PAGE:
What is perhaps the beauty of HTML5 Builder, though, is that from the beginning it helps developers organize what they are doing. It also configures itself to the task at hand. For example, if a development team is building a client-side Web application, HTML5 Builder gives them the correct set of client-side tools and hides the things they don't need or can't use. HTML5 Builder also will configure itself when developers are building something to run on a server, mobile client or mobile server.

Building Web content without data access is often a fool's errand these days, so HTML5 Builder is set up to help developers get to their data. Visual components that can be added to webpages or mobile Web content give the developer an easy way to create the necessary data connections and retrieve the data-driven content they want with only a few clicks. HTML5 Builder generates all the code developers need. Given how complicated working with data on the Web can sometimes be, especially for new developers, having a tool that makes it easy to do and understand can make all the difference between a good website and a great one.

Google Web Designer (Beta)

 

Let's face it, Google owns the Internet -- if not in reality, then certainly in identity. We don't "Bing" things, we "Google" them, even when we use Bing to do it. Google is shaping the Internet, so when it brings out a new product -- even one in beta -- it is worth the time to pay attention and find out more.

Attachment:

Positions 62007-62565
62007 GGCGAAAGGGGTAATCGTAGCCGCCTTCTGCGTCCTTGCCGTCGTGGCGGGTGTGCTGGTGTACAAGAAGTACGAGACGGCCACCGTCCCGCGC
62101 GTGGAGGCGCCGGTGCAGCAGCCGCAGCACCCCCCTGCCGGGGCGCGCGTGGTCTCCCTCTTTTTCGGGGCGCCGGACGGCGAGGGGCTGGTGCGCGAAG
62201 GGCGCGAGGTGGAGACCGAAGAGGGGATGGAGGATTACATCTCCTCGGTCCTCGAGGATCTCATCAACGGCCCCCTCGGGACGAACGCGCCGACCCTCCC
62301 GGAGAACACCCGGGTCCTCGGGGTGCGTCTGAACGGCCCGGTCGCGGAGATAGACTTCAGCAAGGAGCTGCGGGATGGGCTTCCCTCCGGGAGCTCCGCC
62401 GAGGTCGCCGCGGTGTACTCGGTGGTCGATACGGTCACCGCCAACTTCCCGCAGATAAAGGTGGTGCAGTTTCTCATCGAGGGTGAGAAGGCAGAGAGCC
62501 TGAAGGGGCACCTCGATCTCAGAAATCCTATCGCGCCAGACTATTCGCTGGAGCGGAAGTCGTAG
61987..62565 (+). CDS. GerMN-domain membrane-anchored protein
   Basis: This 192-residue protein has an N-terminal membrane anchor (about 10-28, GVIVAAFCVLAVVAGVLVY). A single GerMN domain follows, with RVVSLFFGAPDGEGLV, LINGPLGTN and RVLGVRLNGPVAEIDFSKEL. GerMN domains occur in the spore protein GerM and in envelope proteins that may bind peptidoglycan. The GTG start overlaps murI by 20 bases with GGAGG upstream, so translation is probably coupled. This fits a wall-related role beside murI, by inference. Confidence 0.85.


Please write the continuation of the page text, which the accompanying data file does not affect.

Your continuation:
Google has a whole new vision for the future, a new design methodology it's calling Material Design. The newGoogle Web Designer is a big part of that. Developers should learn about it as early as possible. Material Design is not worth explaining at this point because by the time it has been defined, it's likely to have changed. This entire concept is still evolving. Developers should check it out for themselves and keep an eye on where Google is going with it.

In the meantime, one of the first things developers can do is download the Google Web Designer Beta product and start playing with it. But be forewarned, this product is very definitely still a beta product. There are things missing, and the user interface is a bit challenging to deal with at first. It seems to be rough around the edges and not as robust as one might expect. Nevertheless, it holds great promise.

As with other tools, Google Web Designer is a visual designer and generates code on the fly. It responds as a well-integrated, two-way tool. It is entirely focused on the creation of HTML and CSS code, though it does make room for creating Javascript as well. Also, its focus currently is more on creating ads that work with Google services.

A rather amazing feature of Google Web Designer is its built-in ability to create animations in a timeline-based methodology very similar to Flash. The resulting animations are created using CSS code, so developers don't need special plug-ins or animation engines in order to get the same kinds of animation results.

Other than still being a beta product, the Google product's main limitation is that the code generated relies onWebKit. A lot. This means that the resulting Web content created by Google Web Designer won't work as well in Firefox or Internet Explorer. This limitation is a significant one because HTML5 standards are not yet completely set. Locking itself into one particular technology could be a bad move for Google.